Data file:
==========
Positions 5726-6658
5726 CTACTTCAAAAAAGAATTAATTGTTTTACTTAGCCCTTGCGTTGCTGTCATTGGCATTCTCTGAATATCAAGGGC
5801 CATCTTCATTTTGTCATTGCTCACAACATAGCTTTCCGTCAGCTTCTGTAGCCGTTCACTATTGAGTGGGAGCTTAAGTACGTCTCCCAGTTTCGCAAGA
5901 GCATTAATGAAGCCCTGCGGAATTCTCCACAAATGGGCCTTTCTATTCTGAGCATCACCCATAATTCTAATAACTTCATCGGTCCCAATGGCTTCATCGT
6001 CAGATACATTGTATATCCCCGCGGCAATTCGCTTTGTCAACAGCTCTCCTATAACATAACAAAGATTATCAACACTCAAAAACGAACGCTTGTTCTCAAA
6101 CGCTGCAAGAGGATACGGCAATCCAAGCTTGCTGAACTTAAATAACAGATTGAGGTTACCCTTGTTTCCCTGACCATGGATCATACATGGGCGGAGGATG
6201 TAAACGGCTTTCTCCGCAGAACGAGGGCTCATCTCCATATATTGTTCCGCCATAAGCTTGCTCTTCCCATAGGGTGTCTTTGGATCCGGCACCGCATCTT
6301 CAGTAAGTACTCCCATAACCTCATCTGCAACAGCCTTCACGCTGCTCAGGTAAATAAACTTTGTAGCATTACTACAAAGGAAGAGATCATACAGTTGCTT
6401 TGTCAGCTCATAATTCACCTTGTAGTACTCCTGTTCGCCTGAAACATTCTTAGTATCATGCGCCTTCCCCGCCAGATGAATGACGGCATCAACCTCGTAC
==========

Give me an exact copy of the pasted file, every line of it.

Positions 5726-6658
5726 CTACTTCAAAAAAGAATTAATTGTTTTACTTAGCCCTTGCGTTGCTGTCATTGGCATTCTCTGAATATCAAGGGC
5801 CATCTTCATTTTGTCATTGCTCACAACATAGCTTTCCGTCAGCTTCTGTAGCCGTTCACTATTGAGTGGGAGCTTAAGTACGTCTCCCAGTTTCGCAAGA
5901 GCATTAATGAAGCCCTGCGGAATTCTCCACAAATGGGCCTTTCTATTCTGAGCATCACCCATAATTCTAATAACTTCATCGGTCCCAATGGCTTCATCGT
6001 CAGATACATTGTATATCCCCGCGGCAATTCGCTTTGTCAACAGCTCTCCTATAACATAACAAAGATTATCAACACTCAAAAACGAACGCTTGTTCTCAAA
6101 CGCTGCAAGAGGATACGGCAATCCAAGCTTGCTGAACTTAAATAACAGATTGAGGTTACCCTTGTTTCCCTGACCATGGATCATACATGGGCGGAGGATG
6201 TAAACGGCTTTCTCCGCAGAACGAGGGCTCATCTCCATATATTGTTCCGCCATAAGCTTGCTCTTCCCATAGGGTGTCTTTGGATCCGGCACCGCATCTT
6301 CAGTAAGTACTCCCATAACCTCATCTGCAACAGCCTTCACGCTGCTCAGGTAAATAAACTTTGTAGCATTACTACAAAGGAAGAGATCATACAGTTGCTT
6401 TGTCAGCTCATAATTCACCTTGTAGTACTCCTGTTCGCCTGAAACATTCTTAGTATCATGCGCCTTCCCCGCCAGATGAATGACGGCATCAACCTCGTAC